Out of all the ways the 2013-14 NHL schedule will differ from last season’s, the most obvious one is the best.
Of course, I’m talking about the fact there’ll be 82 games instead of 48 in the league’s next go-around. While I contend most major-league sports seasons are too long by about 20 percent, I certainly prefer six months of hockey over three.
Beyond the length of the season, though, I see the NHL’s new scheduling matrix as superior to anything it’s used in at least a decade. My primary reason for feeling this way? Each team will play every other team in the league at least twice.
After the 2004-05 lockout, the NHL boosted the number of games against each divisional opponent to eight, while matchups against the opposite conference were pared down to nearly nothing. That was a mistake, because novelty is critical to keep interest up in a long season.
Divisonal rivalries usually boost the buzz, but even those heated battles start to lose their steam when they’re beaten into the ground. The key to keeping them fresh is a good balance between familiarity and freshness.
Also, if a league is truly national, it needs to get its stars into every market at least once a year. For the NHL, which struggles to keep fans interested after their hometown teams get knocked out of the playoffs, exposing the breadth of its talent is especially critical. What better way to get to know an out-of-market team than when they come into your barn to play your squad?
The league cut division battles to six against each rival a few years back, and they will further reduce to five or four in 2013-14, depending on opponent. But whatever might be lost in the winnowing process could be made up – and then some – with the retro divisional playoff format. Much like was the case in the 1980s and early ’90s, the first two rounds of the postseason will exclusively feature division foes.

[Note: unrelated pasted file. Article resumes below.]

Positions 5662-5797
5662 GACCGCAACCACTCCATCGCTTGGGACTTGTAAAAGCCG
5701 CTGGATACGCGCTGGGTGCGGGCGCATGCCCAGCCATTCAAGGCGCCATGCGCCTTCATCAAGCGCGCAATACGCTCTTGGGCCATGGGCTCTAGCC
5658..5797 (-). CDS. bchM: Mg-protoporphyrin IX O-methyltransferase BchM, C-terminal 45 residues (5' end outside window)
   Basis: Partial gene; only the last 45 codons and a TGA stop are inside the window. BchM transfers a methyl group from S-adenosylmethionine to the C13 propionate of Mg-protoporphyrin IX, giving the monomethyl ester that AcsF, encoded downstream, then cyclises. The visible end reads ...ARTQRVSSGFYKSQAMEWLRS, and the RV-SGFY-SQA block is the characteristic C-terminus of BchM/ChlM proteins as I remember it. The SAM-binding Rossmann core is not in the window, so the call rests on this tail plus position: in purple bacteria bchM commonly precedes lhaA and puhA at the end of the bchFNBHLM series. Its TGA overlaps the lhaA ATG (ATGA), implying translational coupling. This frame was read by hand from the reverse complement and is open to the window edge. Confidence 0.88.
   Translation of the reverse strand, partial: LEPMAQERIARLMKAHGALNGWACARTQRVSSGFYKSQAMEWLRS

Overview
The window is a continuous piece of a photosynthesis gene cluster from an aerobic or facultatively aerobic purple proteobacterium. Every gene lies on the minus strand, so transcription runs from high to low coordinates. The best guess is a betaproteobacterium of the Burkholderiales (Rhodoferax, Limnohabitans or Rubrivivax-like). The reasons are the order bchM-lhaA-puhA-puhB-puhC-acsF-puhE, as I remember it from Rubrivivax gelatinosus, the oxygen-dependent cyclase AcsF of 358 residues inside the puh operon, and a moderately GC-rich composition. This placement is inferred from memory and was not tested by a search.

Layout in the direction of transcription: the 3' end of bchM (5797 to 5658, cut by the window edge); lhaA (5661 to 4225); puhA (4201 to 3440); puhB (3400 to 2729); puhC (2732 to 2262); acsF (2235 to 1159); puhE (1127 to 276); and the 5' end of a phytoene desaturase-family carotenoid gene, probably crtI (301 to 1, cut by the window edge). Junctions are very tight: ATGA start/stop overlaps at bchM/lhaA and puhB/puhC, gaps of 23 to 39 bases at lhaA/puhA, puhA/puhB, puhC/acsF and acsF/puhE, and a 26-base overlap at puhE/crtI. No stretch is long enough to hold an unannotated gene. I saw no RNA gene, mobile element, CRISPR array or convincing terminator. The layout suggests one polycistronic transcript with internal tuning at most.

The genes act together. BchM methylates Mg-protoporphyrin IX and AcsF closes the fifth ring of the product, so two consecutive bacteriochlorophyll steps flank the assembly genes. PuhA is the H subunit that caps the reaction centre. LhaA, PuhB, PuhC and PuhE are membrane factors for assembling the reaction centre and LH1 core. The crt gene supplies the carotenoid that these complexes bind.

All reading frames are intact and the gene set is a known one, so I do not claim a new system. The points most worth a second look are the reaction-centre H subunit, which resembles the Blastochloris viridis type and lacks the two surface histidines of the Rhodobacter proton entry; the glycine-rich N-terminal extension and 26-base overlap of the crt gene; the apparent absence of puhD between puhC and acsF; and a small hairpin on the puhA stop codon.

There are other benefits to the NHL’s changes for next season, particularly for clubs like Detroit and Columbus who will now play the great majority of their games in their own time zone. The Penguins will likely benefit at the gate from seeing the Blue Jackets and Capitals a couple more times, as all will join the newly-constructed Metropolitan Division in the fall.
However, if we’re discussing what’s best for the league as a whole, look no further than a slate of matchups against teams all across the continent.
We discussed the 2013-14 NHL schedule and much more on the Season 3 finale of the Gospel of Hockey podcast, part of the FanSided Radio Network. Larry Snyder joined me for the half-hour program, which also included Olympic orientation camp debate and what the Penguins could do to get under the salary cap before October.
Also, new City of Champions writer Hunter Hodies stopped by near the end of the show for his Gospel of Hockey debut. Thanks for listening to the show and we’ll talk to you again in September!